'Out with the old, in with the new: Universal Music Japan (re) launches'

Despite rumours, my day job isn't writing iPhone apps (sadly). I have been creating websites and doing general software development as a "day job" well before I started with MonoTouch and iPhone apps.

In the last 12 months - since we got back from our mega-trip back to New Zealand - Leonie and I (and a number of others) have been working on a rewrite and relaunch of Universal Music Japan, and on thursday, it's went live.

We started out with a huge specifications document from a Japanese company, which had taken 12 months to produce, and other than 400 pages of text, had very little to show for it. It was expected to take another 24 months to build it.

So, out with the old, and in with the new!

(this is the old site)

(this is the new site)

Some of the challenges we faced, and some numbers

  • The site consists of 16 labels, around 1600 individual artists, around 200,000 products. The umbraco database has around 65,000 nodes. At current traffic levels, it gets around 1.8m visits a month and around 6m pageviews.

  • All served off 2 servers (8GB / 4 cores, which are mostly idle), a CDN, Umbraco 4.7.2 and RavenDB (for the product database). The RavenDB is around 8GB, and SQL Server is around 2GB per environment. The media (images etc) is around another 8GB.

  • The site integrates with various external parties, including the Universal Music store, Amazon, iTunes, HMV, Tower Records ("big in Japan"), and various ring-tone and ring-back services. It also has QR codes. And yes, people actually use them.

  • As far as I know, this is a huge site by Umbraco standards. The umbraco.config (local xml cache) is around 80meg, we have over 65k nodes, and it takes the app pool about 3 mins to spin up and prime the cache.

  • Some things people take for granted - publishing the entire site in one go, removing a field from a document type - we can't do (there is a workaround for some of it, and it takes a long time to process). We had multiple issues with Umbraco Courier, but Per has been very responsive in getting bugs and problems fixed - thanks!

  • Maintenance - the editor site is used by a team of about 20 - needs a lot more horsepower than the public facing site. The editor machine uses 16GB / 4 cores, and often uses all of that. Luckily we use cloud-based hosting (private cloud from Vnetrix), so we were able to scale that up with just a reboot.

  • Working with a distributed team (development in the UK, customer is in Japan) isn't too bad, but working with another language and culture has been a challenge. This is something I don't think anyone should under estimate. Without our translator, Nana, we'd be totally screwed, and even with her, there are lots of things which just don't translate - assumptions on how the other party is thinking which we would normally take for granted.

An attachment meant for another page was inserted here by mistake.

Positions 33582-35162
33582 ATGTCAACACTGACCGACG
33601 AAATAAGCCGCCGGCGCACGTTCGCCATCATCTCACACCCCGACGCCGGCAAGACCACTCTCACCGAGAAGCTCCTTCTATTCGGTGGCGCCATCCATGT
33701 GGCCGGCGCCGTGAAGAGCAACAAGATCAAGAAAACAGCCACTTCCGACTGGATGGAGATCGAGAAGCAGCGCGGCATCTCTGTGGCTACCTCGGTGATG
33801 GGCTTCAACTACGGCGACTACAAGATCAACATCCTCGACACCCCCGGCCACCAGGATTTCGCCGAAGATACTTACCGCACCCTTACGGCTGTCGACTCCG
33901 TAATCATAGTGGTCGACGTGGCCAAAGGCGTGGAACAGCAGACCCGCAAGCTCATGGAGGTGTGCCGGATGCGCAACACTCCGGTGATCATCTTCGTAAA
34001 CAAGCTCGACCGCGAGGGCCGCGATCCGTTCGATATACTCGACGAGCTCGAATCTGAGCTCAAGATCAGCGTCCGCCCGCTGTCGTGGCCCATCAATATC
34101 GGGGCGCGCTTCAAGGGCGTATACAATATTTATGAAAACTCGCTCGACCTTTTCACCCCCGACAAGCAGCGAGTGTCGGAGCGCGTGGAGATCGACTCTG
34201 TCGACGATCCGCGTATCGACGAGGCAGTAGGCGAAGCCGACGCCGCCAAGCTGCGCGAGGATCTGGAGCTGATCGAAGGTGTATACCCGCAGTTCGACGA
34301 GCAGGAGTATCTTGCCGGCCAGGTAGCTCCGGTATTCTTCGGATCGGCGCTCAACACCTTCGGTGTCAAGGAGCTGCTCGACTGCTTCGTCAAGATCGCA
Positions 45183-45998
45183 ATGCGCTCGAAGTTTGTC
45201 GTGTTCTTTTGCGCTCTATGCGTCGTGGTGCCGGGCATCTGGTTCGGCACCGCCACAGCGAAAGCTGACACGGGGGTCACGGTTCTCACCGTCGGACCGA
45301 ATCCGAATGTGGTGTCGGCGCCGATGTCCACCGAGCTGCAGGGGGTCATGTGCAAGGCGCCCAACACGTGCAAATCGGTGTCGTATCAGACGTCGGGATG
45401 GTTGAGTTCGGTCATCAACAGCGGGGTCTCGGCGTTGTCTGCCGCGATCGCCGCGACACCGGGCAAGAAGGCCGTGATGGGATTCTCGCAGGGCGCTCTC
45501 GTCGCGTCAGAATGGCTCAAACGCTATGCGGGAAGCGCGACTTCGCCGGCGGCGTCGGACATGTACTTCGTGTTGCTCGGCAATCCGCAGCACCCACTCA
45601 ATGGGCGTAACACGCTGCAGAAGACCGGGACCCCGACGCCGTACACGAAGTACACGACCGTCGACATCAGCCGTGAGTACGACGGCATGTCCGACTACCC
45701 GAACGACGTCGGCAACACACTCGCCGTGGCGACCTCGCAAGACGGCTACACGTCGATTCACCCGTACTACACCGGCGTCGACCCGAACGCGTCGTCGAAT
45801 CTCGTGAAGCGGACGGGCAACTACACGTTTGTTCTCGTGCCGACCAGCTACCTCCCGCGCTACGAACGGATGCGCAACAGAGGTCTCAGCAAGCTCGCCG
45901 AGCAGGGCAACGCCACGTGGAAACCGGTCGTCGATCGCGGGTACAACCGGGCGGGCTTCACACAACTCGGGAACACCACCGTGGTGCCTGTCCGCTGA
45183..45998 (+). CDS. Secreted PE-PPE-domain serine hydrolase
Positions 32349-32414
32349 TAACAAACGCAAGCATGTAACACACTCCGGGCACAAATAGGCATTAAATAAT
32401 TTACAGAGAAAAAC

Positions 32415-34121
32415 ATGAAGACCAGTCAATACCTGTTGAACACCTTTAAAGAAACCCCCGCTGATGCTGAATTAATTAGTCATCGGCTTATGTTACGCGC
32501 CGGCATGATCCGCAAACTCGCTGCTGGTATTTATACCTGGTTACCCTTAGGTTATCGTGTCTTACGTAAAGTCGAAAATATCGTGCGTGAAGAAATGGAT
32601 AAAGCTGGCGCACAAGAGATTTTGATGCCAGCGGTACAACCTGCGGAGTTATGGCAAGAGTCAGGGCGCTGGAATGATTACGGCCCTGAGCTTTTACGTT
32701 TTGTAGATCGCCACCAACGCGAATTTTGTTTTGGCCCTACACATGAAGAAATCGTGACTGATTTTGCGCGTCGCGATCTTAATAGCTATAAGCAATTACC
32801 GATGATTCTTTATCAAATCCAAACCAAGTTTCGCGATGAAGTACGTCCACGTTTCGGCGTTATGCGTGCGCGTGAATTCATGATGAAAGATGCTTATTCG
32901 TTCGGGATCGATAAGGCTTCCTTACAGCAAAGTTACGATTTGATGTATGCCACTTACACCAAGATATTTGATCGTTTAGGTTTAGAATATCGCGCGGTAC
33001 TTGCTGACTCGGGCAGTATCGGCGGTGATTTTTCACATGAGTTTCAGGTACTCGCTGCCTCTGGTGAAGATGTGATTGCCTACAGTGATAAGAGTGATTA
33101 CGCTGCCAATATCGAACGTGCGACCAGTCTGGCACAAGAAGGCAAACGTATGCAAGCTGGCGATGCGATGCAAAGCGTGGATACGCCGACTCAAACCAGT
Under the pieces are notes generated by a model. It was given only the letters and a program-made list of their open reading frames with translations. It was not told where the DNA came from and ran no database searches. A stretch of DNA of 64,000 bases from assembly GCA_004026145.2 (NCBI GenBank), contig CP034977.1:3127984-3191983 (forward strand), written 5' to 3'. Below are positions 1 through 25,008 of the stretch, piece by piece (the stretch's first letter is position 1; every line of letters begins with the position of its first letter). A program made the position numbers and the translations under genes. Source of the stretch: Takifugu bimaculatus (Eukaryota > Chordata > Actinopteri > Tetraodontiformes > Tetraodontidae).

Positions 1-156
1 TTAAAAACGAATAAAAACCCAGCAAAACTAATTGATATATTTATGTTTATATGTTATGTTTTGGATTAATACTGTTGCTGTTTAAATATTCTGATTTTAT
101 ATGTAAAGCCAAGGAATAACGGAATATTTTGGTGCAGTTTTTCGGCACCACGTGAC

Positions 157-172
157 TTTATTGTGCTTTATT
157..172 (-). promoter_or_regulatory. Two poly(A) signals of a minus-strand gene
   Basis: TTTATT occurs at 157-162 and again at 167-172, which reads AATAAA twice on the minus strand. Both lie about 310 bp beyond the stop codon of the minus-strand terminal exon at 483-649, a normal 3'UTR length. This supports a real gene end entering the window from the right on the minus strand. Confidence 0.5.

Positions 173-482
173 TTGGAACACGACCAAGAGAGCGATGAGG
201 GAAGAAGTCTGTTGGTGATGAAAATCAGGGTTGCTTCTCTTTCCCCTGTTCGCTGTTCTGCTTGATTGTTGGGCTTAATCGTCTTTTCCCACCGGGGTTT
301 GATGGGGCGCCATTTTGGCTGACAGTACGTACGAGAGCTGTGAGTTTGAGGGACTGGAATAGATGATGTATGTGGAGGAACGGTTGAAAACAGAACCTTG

• All the artists (and most of the other pages) are templated and widget-ed, so the editors can change the layout at will and move things around the page. They also have full CSS/image/js control over the artist sites if they want to. They have done this for some of the tier-1 artists, eg the birthday, naoto-inti-raymikara, girls generation. But not for smaller artists, eg okamura yasuyuki. They can pick from a list of pre-done themes if they dont want to do a fully bespoke site, and also upload header images and logos.

  • We possibly went around things backwards, which didn't help. We designed (and rolled out) some of the artist sites first, then moved to the other sections. Going from top down would have been better.

  • We made extensive use of Powerup for deployments. We can now deploy to 4 sites (3 machines) with 4 commands (one for each site). UAT is deployed directly from TeamCity (manually, at the press of a button). Kudos to Marcel duPreez and Andrew Revell for this.

  • We have a number of automatic bits in the CMS, to make it as easy for the content editors as possible, eg news is auto-filed by date, if you make a new artist/genre/subgenre/etc, it will build most of it for you from a template. We can upload a whole label's worth of artists (and auto-create their whole site) using a spreadsheet.

We still have a fair bit to do on the site. Most of it is around bits we pushed out of the release, and also some more performance tuning, but overall, the site is running well.